It's not exactly ennui or the casual boredom of thinking 'oh, what? Have we won something again?', I'd actually put it down to fear. Not just fear of failure, but a fear of being within touching distance of the same trials, stresses and anxieties that following a Plymouth or a Norwich City might engender. The two fans I work with - both West Midlands bred and born - follow Man Utd and Liverpool. Two clubs with every chance of silverware and glory every season. Who have the foundation to attract and buy world-clas players. Who'll never get relegated. Who - at worst - will never drop below fifth.

Now if those two clubs ever had the catastrophic misfortune to come withing a gnat's whisker of the same troubles that beset any other club - failure, relegation fights, etc. (we'll know they'll never have them, but just suppose), the churning of bowels will be heard and pure, unmitigated horror of what will befall them will be almost tangible in the minds of my two friends (who never, ever talk about any clubs below fourth in the Premiership - unless they have good players worth buying, perhaps). They won't just recoil from the removal of success, they'll be crapping themselves at a greater horror - that they'll end up like those lesser, inferior fans who follow those do-nothing clubs who can't even afford Robihno's clothes allowance and who won't appear on any Champions League match broadcast for another...ooh, 50 million years. They'll have to undergo stress, fear, anxiety, tension and despair. Not the lighter, bearable burdens that entering the CL bring or going for a Premiership title. No, just the underwear-damaging, reality-crushing misfortune of having little or no money to buy players, endless mid-table wanderings or relegation, having your young best talent sold to balance the books, administration and point-docking fears. And not having Paul Wilson or Martin Samuel recognise that you ever really existed somewhere in those lower-leagues they keep mumbling on about.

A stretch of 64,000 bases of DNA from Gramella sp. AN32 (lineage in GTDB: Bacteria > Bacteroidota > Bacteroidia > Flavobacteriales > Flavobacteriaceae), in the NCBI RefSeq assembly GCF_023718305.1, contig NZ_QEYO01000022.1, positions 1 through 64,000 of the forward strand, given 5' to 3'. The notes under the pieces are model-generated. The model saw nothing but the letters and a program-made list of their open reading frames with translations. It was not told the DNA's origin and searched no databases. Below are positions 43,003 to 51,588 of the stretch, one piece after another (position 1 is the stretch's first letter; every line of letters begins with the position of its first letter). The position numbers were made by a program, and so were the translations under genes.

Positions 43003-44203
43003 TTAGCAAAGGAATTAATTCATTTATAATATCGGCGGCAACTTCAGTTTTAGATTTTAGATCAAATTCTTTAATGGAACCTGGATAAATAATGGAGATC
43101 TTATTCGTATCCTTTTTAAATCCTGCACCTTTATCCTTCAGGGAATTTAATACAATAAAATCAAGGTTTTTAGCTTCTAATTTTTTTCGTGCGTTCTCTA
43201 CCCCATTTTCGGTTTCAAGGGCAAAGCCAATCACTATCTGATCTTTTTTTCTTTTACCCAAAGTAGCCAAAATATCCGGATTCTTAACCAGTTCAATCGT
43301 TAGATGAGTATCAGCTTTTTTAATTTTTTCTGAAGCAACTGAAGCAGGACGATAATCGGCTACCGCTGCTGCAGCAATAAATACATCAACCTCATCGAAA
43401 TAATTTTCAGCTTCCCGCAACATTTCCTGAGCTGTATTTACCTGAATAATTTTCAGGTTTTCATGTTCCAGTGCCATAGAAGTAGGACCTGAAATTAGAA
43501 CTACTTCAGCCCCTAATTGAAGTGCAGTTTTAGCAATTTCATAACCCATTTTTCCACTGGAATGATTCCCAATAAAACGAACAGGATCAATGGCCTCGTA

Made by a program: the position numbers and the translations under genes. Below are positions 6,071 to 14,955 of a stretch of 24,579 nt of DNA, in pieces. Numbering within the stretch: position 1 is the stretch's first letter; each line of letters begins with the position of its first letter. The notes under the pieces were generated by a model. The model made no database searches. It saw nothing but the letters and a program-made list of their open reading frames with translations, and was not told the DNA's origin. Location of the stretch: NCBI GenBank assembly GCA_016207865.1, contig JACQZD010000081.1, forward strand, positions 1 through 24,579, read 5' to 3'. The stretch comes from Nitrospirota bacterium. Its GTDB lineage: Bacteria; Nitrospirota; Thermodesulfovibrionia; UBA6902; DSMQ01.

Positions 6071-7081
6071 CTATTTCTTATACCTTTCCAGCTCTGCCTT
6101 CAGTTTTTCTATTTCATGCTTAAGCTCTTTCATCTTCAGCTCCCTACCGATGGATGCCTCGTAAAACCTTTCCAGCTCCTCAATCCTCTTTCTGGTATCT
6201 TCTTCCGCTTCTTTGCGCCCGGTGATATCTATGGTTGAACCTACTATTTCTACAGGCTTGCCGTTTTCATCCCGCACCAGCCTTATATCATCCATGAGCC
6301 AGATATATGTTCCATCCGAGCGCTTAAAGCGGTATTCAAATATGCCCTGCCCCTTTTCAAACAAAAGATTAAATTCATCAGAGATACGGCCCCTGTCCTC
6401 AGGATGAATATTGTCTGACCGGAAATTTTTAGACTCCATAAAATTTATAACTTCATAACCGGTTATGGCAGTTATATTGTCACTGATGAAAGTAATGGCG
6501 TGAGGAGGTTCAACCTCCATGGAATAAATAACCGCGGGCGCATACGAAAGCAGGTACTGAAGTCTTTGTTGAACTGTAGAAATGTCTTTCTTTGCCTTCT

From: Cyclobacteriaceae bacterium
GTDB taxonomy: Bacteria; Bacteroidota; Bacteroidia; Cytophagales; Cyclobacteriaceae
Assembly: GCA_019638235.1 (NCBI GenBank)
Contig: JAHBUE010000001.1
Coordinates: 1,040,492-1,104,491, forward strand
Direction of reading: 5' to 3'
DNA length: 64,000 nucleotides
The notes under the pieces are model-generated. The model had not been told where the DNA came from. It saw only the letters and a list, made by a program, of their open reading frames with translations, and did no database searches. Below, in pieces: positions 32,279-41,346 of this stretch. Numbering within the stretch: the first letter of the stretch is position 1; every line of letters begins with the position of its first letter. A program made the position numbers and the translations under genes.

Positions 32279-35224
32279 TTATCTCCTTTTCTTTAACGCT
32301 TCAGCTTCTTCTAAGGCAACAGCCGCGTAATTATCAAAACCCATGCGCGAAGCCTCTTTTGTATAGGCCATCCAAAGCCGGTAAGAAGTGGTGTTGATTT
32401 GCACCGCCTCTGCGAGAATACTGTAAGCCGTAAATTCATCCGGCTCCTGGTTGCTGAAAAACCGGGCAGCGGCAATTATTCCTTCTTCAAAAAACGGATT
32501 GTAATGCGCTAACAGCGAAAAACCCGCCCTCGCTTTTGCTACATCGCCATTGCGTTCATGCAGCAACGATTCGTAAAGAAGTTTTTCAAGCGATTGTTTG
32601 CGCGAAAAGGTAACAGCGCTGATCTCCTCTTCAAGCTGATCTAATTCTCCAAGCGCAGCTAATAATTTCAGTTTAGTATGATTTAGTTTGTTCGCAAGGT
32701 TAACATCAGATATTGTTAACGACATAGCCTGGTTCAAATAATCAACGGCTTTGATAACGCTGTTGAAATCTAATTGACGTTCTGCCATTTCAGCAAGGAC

To become.....them.

Excellent article, by the way, Mr. Plenderleith.